For the base and final coat, I wanted a durable, marine-grade, and beautiful paint. Yes, it sounds a little funny to talk about making a jon boat—the most simple and made-to-take-a-licking boat there is—beautiful, but the end result had to please me, my wife, and, yes, the neighbors who get to look at this gem in our driveway year-round.
I have heard of folks painting their jon boat hulls with truck bed liner (Herculiner is one such product), which is probably the most durable of all paintable materials. Problem is, it adds too much weight and could render your vessel sinkable. Not worth trying in my opinion.
Since my jon boat would be trailered and never left in-water for a full season, I did not need to bottom-paint with antifouling paint. Instead, I chose Interlux Brightside Polyurethane Paint in the color Kingston Grey (a gorgeous finish that has a light blue quality). Two coats of Interlux did the trick (a third coat is recommended though). I then flipped the boat and repeated the entire process for the inside of hull, gunwales, bow, and stern. I omitted painting the floor.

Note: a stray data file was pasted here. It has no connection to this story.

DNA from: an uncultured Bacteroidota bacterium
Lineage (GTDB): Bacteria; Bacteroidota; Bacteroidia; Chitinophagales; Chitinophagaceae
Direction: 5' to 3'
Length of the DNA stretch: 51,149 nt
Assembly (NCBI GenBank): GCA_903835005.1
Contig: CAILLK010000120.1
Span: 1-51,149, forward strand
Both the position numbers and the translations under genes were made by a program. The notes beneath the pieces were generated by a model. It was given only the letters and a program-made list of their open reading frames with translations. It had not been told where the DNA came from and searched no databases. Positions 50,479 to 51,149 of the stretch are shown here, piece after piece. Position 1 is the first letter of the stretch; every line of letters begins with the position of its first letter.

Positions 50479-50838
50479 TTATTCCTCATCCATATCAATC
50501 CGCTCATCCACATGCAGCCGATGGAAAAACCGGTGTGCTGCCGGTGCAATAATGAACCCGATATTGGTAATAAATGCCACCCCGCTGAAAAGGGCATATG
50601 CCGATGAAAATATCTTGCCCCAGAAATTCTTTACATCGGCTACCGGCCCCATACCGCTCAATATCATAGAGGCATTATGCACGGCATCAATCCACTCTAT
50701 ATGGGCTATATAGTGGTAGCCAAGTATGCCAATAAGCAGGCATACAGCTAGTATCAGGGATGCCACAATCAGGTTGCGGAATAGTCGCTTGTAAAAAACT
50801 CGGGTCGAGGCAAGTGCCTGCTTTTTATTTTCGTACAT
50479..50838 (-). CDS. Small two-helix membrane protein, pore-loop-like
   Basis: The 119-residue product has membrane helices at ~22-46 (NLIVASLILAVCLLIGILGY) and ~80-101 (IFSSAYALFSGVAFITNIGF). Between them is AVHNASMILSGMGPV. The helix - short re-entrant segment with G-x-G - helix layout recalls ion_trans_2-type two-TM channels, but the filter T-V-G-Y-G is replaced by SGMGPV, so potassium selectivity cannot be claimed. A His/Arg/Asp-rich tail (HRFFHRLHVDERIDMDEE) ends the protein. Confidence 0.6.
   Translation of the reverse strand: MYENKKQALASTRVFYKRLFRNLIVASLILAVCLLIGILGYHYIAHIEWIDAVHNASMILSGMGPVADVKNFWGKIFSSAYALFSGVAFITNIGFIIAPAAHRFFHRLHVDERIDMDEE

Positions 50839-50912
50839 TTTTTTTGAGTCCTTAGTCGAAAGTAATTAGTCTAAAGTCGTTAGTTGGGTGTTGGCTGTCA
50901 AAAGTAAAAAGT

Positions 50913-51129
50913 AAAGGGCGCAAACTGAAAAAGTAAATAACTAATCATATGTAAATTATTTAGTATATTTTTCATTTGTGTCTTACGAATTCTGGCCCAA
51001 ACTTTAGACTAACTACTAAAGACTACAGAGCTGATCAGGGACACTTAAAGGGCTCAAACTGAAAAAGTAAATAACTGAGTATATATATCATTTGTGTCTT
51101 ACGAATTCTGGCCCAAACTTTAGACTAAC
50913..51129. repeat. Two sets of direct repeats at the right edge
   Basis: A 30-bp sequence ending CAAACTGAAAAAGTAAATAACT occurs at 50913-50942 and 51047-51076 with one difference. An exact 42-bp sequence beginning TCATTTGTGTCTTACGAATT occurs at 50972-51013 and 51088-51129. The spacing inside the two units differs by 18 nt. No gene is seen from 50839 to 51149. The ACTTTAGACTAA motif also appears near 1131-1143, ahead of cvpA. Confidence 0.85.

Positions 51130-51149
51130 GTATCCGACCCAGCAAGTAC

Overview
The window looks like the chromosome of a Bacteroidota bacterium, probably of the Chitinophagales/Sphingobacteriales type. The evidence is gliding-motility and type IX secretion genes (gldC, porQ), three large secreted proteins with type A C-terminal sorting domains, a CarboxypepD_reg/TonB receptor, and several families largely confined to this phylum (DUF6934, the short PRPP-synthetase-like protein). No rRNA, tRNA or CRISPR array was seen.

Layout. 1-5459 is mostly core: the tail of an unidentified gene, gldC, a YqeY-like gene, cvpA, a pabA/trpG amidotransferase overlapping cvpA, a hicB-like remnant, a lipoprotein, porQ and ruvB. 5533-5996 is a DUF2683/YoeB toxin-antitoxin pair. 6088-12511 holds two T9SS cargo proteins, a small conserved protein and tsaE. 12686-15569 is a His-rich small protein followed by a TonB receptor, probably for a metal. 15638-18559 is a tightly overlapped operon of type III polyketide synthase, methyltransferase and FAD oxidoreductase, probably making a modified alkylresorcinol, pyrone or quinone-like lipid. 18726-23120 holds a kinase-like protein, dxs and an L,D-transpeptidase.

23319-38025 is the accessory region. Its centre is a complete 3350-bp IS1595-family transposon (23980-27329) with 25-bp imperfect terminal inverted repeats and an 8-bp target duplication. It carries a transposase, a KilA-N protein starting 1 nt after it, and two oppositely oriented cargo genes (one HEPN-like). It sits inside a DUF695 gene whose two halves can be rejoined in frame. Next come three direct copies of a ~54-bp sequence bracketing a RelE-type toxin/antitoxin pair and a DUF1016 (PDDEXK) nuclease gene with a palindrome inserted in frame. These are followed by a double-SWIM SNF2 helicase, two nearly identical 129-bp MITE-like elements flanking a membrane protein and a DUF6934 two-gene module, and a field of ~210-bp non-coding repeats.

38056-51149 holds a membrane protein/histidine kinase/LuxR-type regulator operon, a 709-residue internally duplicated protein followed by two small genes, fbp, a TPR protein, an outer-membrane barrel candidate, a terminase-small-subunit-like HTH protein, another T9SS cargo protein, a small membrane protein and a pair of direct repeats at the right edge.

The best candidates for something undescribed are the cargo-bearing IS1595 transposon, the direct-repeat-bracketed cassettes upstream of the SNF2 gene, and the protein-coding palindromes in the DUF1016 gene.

One thing to note. If you’re working outdoors, I highly recommend setting up a canopy above your workspace. I have an EZ-Up, which worked nicely, preventing any rain, leaves, and the like from ruining a freshly cleaned or painted surface.
Finishing the aesthetics of the boat required touching up and re-varnishing the wooden bench seats. Very simple to do with a power sander, thoroughly cleaning (and let air dry), and hand painting with a marine-grade varnish.
With the aesthetics complete, I could turn my attention to outfitting the boat as I saw fit. And this is something that can continually develop as my imagination and budget allows. For starters, I installed a fish finder and transducer. I elected to drill through the boat stern to run the transducer wiring; as well as drill and screw the mounting directly to the hull. I sealed these areas with Boatlife Life Seal.
To power this little vessel, I have a Johnson 4HP 2-stroke kicker motor; just enough horsepower to move up and down the Severn River at a comfortable pace. I’ll likely upgrade to at least an 8HP soon. I also have a stern-mounted trolling motor; perfect for moving between docks, and puttering around small lakes and reservoirs that have gas-motor restrictions.